Dear Peer to Peer . . .
I am a freshman, and I have never taken a midterm before. I have no idea what I’m doing and don’t know what to expect or how to prepare. What is the best way to approach studying for midterms? When should I start studying? Any study tips?
- Apprehensive About Midterms
Studying for midterms, and studying in general, is something that is going to be specific to the individual. What works for one person might not work for another. For example, some students find it effective to study material in small increments starting in winter break and ending a few days before the exams. Other students find it effective to leave studying to the last second and dedicate the weekend before midterms to as a crash-course non-stop study session. Truthfully, whatever has been a successful study method for you when preparing for tests and quizzes will probably be the best way to go. We also feel it is important to keep in mind that the way you study for a history exam will probably be different than the way you study for a science exam. Make sure your studying is prescriptive to the specific class you are and the format and content of that exam! Lastly, we cannot emphasize enough how important it is that you take a break from studying once in a while; get some sleep, shower, and maybe even have fun. Good luck!
Even though family time is always nice, sometimes my family members have opposing viewpoints that cause conflict. What is the best way to deal with sexist/racist/homophobic/overall ignorant/or politically opposed family members over the holidays?
-Striving for Familial Harmony
The first step for dealing with a person with differing views is to approach them with an open mind (it is much easier said than done). Having an open mind means trying to understand where the person is coming from and reserving judgment and preconceived notions. Understanding them does not mean agreeing with them; it simply means seeing why they would think that way. The second step is to decide whether you want to engage in a discussion. Some questions to ask yourself are: Will engaging in this discussion cause conflict beyond what you and your family members are ready to deal with? Are you reacting from a place of hurt? Are you approaching them with compassion? If you decide you want to talk to them, find the right time for you, them, and your other family. Would talking to them after the moment passes be better, or as soon as they say something? Maybe you decide that you don’t want to talk to them; that is okay! An easy way to deal with an uncomfortable/offensive/hurtful situation is to excuse yourself from it. You can hide in the bathroom for a little bit, step outside, or go into another room. While away from the tension, take a few deep breaths and try to calm yourself. Remind yourself that they have reasons for their beliefs. Again, you don’t have to agree with them. Just know that they are a person with unique experiences, like you!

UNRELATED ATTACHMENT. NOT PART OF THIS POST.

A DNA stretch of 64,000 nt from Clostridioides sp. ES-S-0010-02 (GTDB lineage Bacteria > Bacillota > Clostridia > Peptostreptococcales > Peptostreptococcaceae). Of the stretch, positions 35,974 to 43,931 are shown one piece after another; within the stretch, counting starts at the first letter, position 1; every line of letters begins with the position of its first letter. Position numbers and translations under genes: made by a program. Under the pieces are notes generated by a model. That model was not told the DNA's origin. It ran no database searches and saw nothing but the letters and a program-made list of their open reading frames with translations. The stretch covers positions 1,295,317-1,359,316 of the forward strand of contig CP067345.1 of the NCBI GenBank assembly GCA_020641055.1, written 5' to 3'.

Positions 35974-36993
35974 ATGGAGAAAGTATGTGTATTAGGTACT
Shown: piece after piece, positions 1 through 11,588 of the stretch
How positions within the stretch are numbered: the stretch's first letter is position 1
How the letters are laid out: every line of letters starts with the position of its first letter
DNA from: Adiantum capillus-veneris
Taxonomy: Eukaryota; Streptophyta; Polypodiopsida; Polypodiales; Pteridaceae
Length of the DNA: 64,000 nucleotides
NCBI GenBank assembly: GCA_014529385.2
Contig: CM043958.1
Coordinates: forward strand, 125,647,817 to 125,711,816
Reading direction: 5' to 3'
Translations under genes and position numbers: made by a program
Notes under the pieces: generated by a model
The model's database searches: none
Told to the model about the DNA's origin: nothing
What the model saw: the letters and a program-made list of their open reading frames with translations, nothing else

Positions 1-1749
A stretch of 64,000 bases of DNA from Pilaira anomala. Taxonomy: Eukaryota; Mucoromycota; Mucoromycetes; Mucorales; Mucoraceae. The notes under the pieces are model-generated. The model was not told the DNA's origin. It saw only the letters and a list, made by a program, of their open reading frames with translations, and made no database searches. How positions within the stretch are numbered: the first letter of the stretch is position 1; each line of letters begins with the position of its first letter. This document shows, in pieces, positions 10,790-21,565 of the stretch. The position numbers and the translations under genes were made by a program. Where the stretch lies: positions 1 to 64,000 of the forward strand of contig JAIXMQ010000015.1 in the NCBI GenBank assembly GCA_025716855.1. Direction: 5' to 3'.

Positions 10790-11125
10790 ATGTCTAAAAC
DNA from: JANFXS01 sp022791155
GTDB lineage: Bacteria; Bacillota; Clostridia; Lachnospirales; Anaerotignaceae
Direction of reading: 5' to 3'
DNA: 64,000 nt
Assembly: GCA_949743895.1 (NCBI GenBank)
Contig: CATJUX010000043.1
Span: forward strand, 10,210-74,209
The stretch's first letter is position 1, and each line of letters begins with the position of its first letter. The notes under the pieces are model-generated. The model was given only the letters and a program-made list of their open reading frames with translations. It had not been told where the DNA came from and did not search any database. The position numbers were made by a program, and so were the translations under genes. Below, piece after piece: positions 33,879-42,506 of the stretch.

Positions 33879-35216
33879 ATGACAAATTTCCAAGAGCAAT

The holidays are coming up, and I am worried about being productive while also having fun over the break. How can we strike a balance between taking a break and enjoying the holidays while not slacking off in school?
-Balancing School And Relaxation
It is super important to take time off from our busy schedules at Westridge to decompress and just have fun! Although technically teachers are not supposed to assign homework over the break, it still does happen. One way to ensure a relaxed, homework-free break is to complete your work on our first day off. It may be painful to go right back to homework on your day off, but I can almost guarantee it will be less painful than spending your last day of break in your room, doing homework, stressing out over school starting again. That being said, we’re also aware that everyone has different needs during the holidays and that might mean taking a long break from work. If this is the case for you, you may want to consider breaking up your assignments throughout the break and schedule dedicated homework times for you to be productive. Overall, take care of yourself over the break. A break is a break.
If you have a question, contact Spyglass at
Dear Peer to Peer . . . is a Peer-to-Peer affiliated column providing the student body with carefully thought-out and collaboratively-informed answers to student questions. Third-Year Peer-to-Peer students Kat A., Jane A., Lauren B., Hanne I., Lucy K., and Micaela M. thoughtfully considered each question and utilized their 2 years of experience practicing empathetic listening and conflict resolution in tandem with their 4+ years of experience as Westridge students. Please keep in mind these answers, while crafted with considerable insight, are only subjective suggestions.